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The three conflicts which structure Alice Walker's moving short story "Everyday Use" are:
1. Fantasy and reality: The story begins with the mother dreaming and fantasizing about how she would like her relationship with Dee to be:"You've no doubt seen those TV shows where the child who has "made it" is confronted..........But that is a mistake. I know even before I wake up." The mother desires to have a sentimental relationship with Dee whom she expects to be overwhelmingly and eternally grateful towards her for all the sacrifices she had made to give her a prosperous life style. Hence the difference between the mother's dream and expectations and the reality of the situation where Dee has scant regard or respect for her mother's expectations.
2. Conservative and progressive attitude: Dee has changed her name into the African Wangero Leewanika Kemanjo, because her old name "Dee" reminded her of her white colonial masters. Outwardly her reason for changing her name might be politically correct but its certainly not culturally correct. Her entire past is negated because of this name change. Dee's mother traces the family history of that name saying, "though, in fact, I probably could have carried it back beyond the Civil War through the branches." Thus the conservative attitude of the mother clashes with the progressive attitude of Dee.
3. Education: Dee was the intelligent girl who graduated from high school in Augusta unlike Maggie who "knows that she is not bright" and only semi literate; the mother of course confesses, "I never had an education myself." Thus education and a lack of education is also a source of conflict in the mother - daughter relationship and sister - sister relationship:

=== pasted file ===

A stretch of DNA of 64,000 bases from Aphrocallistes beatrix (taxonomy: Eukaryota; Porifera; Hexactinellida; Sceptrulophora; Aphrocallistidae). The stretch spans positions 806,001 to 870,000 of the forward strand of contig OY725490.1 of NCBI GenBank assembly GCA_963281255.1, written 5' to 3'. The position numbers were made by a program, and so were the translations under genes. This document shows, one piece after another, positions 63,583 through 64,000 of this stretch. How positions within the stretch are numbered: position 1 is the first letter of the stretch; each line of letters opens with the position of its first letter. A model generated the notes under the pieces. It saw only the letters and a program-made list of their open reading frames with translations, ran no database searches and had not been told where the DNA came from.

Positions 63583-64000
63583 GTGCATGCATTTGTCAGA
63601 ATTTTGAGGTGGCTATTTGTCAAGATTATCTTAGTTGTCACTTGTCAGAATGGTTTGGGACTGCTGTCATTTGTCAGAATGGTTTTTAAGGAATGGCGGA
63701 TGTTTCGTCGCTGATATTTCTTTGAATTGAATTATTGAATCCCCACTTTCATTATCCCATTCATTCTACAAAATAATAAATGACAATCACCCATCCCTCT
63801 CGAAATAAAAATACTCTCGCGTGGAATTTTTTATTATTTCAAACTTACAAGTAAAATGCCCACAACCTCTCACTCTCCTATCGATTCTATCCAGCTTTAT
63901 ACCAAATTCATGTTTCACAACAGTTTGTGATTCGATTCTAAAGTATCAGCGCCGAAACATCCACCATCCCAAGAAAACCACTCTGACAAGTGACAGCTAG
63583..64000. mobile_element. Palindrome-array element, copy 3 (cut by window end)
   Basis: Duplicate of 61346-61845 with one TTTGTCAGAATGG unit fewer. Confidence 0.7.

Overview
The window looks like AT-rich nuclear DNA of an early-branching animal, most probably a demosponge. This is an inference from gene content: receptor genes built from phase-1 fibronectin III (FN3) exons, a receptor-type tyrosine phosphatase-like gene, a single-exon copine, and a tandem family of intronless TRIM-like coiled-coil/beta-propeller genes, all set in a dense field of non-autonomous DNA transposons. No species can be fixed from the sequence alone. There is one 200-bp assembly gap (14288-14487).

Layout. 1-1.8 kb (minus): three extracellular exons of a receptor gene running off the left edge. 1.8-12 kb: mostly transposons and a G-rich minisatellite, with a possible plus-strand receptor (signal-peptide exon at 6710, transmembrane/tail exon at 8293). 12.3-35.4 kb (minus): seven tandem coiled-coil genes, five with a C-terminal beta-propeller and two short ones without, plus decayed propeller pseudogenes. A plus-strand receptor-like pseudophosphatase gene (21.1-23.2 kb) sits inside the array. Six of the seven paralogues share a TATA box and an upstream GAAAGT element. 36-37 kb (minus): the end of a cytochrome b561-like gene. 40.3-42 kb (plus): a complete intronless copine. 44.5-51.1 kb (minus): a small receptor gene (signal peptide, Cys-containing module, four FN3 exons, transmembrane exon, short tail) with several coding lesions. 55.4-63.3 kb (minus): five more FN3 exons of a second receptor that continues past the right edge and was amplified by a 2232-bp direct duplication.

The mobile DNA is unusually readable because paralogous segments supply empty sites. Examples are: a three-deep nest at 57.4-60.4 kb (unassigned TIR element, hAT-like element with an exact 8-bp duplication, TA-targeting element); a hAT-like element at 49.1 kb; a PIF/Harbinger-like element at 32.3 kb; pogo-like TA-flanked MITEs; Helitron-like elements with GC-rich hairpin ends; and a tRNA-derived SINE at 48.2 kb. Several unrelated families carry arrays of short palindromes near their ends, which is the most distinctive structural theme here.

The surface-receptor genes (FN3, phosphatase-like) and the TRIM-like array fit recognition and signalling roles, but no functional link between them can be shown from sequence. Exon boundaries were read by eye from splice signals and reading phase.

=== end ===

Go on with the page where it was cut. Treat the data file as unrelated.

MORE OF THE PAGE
"Maggie will be nervous until after her sister goes: she will stand hopelessly in corners, homely and ashamed of the burn scars down her arms and legs, eying her sister with a mixture of envy and awe."
“Everyday Use” by Alice Walker is a genuinely funny story (“Ream it out again,” the mother says as she tries to learn her daughter’s new name, and she keeps—possibly with tongue in cheek—slipping the new name in throughout the story) with serious undertones. Narrated by the mother, whose wry good sense contrasts vividly with her older daughter’s pretensions, the story highlights not only a generation gap, but a contrast between two sharply different attitudes toward the idea of heritage, an older sister who claims it, a mother and younger sister who live it.
Dee (the older sister), returning to her home, and having suddenly discovered that old quilts and dashers are potentially interesting decorations, accuses her mother and (younger) sister, Maggie, of not understanding their heritage because they fail to appreciate the artistic value of such objects. But, she herself is so divorced from her heritage that she does not know which member of the family made the dasher. It may be true, as Dee accuses, that Maggie and her mother don’t “understand” their heritage—at least not in an intellectual way.
The story suggests, however, that by using the quilt, and by having learned the traditional skills passed from generation to generation required to make one, Maggie, the homely, uneducated sister, knows more about her African American heritage than does Dee (Wangero). Maggie and her mother live their cultural heritage; they are nourished by it through everyday use and versed in the craftsmanship needed to pass it on to future generations.
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